Ben Christiason didn’t set out to be a pioneer in transgender rights advocacy, but he’s become one.
The 18-year-old is the first openly transgender person to graduate from Cedar Falls High School. He is also the first out transgender boy in the history of Cedar Falls High School to participate in boys’ sports as a member of the cross-country team.
Key to Ben’s success has been his highly supportive family. Shown here is his father, Kyle, his younger brother, Lars, and his mother, Jennifer.
Ben has become an educator on transgender issues for schools, faith groups, and teachers both locally and throughout his part of the state. Because of his pioneering role in transgender equality, he has been named the winner of the ACLU of Iowa’s 2016 Robert Mannheimer Youth Advocacy Award.
In ninth grade, Ben shared his story in front of both peers and congregants present for his Lutheran confirmation faith statement. More recently, he spoke to guidance counselors at his region’s area education agency, talking about his own experience and the need to educate elementary and middle school students on transgender issues. He has also shared his story with pediatric nursing students at Allen College in Waterloo and was a guest speaker at a health course at his high school.
Ben was chosen for the award because of his obvious passion and talent in reaching out to others to educate about the realities and challenges transgender individuals face.
“We were impressed by how students and adults alike look to Ben for information and education, who has graciously shared his story, providing both information and inspiration to other young people who are transgender,” said Veronica Fowler, ACLU of Iowa Communications Director.
Ben knew from an early age that he was a boy. Starting in his freshman year, with the love and support of family and friends, Ben came out as transgender at school. In addition to using a male name and pronouns and wearing clothes that Ben associated with being a boy, he began to present and live his life in as male. Everyone is different, and not all transgender people want or need any particular medical treatment to treat gender dysphoria. But in Ben’s case his hormone therapy and gender confirmation surgery was an important part of his process.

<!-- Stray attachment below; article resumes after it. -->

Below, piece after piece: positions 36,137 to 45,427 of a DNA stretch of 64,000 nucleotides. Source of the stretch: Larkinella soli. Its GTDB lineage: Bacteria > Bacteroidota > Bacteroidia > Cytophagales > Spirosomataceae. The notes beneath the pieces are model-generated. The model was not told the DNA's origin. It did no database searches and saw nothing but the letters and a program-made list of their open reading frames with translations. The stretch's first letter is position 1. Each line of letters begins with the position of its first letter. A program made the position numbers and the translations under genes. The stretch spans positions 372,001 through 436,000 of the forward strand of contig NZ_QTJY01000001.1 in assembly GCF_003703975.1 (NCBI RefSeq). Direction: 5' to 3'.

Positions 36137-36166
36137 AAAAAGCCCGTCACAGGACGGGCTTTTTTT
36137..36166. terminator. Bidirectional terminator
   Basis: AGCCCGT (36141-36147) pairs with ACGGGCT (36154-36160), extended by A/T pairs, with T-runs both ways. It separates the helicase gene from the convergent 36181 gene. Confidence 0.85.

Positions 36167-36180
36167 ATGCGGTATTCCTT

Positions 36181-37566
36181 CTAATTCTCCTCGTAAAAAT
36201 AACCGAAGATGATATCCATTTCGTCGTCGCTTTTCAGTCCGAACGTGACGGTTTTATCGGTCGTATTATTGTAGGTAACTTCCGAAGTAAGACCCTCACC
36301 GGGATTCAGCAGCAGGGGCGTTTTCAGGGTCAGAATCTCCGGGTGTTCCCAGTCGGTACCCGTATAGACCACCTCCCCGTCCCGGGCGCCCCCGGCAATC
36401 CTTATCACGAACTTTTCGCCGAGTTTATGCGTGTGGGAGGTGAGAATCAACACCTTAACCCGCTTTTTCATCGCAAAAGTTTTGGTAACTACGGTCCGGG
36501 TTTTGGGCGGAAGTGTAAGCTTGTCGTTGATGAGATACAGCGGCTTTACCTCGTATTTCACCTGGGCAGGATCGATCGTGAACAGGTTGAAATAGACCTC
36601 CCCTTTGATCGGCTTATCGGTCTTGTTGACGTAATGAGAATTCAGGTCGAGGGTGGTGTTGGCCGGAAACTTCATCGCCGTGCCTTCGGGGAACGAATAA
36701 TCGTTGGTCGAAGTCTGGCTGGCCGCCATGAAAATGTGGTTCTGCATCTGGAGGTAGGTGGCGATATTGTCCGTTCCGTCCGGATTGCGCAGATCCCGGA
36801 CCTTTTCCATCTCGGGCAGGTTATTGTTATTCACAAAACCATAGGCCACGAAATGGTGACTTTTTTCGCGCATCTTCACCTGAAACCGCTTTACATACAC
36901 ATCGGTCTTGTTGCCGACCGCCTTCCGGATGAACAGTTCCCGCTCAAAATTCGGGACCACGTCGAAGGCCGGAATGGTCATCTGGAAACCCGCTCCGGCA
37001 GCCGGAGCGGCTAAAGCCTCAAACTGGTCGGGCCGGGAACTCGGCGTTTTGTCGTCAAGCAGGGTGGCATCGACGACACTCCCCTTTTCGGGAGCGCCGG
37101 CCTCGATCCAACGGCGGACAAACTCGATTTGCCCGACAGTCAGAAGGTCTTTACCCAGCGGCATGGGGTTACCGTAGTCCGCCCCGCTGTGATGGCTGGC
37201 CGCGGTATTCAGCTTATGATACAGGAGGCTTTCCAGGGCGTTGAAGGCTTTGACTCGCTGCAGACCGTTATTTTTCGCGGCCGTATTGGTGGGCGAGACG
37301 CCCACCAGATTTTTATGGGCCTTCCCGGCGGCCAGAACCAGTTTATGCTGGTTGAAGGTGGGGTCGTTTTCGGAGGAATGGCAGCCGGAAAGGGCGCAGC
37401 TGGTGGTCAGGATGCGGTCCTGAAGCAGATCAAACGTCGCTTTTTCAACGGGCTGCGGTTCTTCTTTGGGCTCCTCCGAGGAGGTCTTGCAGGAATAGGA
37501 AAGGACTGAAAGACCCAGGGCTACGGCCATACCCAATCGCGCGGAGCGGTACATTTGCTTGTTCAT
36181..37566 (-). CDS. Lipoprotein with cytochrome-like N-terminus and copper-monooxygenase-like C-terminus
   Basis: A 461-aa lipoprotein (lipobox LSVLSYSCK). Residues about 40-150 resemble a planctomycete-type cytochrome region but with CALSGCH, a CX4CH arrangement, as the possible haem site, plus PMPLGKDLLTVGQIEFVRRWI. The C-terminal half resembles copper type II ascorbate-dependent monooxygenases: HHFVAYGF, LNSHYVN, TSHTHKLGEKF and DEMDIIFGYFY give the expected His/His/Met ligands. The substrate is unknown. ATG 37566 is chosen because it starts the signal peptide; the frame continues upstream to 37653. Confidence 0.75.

But going through a gender transition as a teenager in high school in front of peers has not always been easy—Ben has been the subject of hateful and offensive comments both to his face and in writing. For Ben, his personal faith as a Christian has been an important source of strength and courage.
“It’s important to show the adults in the community that I am no different than the person they knew in Sunday school,”
“I want other to know that I’m transgender, but that I’m also a Christian,” Ben says.
“Ben has held his head high even when his heart was sinking because a classmate had told him he was an abomination and going to hell,” said his mother, Jennifer Christiason, who nominated him for the award. “He continued to stay active in our youth group and participated in numerous mission trips in spite of the hateful comments.”
Ben says that his experience of coming out and being able to live as a boy has quite literally been a lifesaver. When he was younger, “I felt like my life was going to be short…I felt like I wasn’t going to be old ever.” He felt at times like he didn’t have a life to look forward to, one that was worth living. Tragically, Ben’s experience is not unique. Forty-one percent of transgender people attempt suicide at some point in their lifetimes*.
“Now I no longer walk the halls with my head down. I smile at everyone I pass and keep my shoulders back.”
“I have never been so comfortable in my body and this realization has allowed me to begin to reach my full potential,” he says.
Joining the men’s cross-country team “has been one of the greatest challenges of my life. Physically, I am weaker than some of my teammates, but mentally I am just as tough and I compete my hardest, not to prove something to the world, but instead to myself.”
This fall, Ben will be a freshman at St. Olaf College in Minnesota. He wants to become a lawyer “to become a voice not just for transgender people but LGBT minorities and other minorities as well.”
He says that today, he is eager to get started on his career helping others, and hopes to marry and raise children—part of a long, rewarding, and happy life.
The Robert Mannheimer Award is a $500 cash prize given to a young Iowan aged 14 to 19 who has demonstrated a passion and advocacy for civil liberties. It is named as a memorial to Des Moines attorney and civil liberties advocate Robert Mannheimer.
For more information on the Robert Mannheimer award, click here.
* Source: National Gay and Lesbian Task Force and National Center for Transgender Equality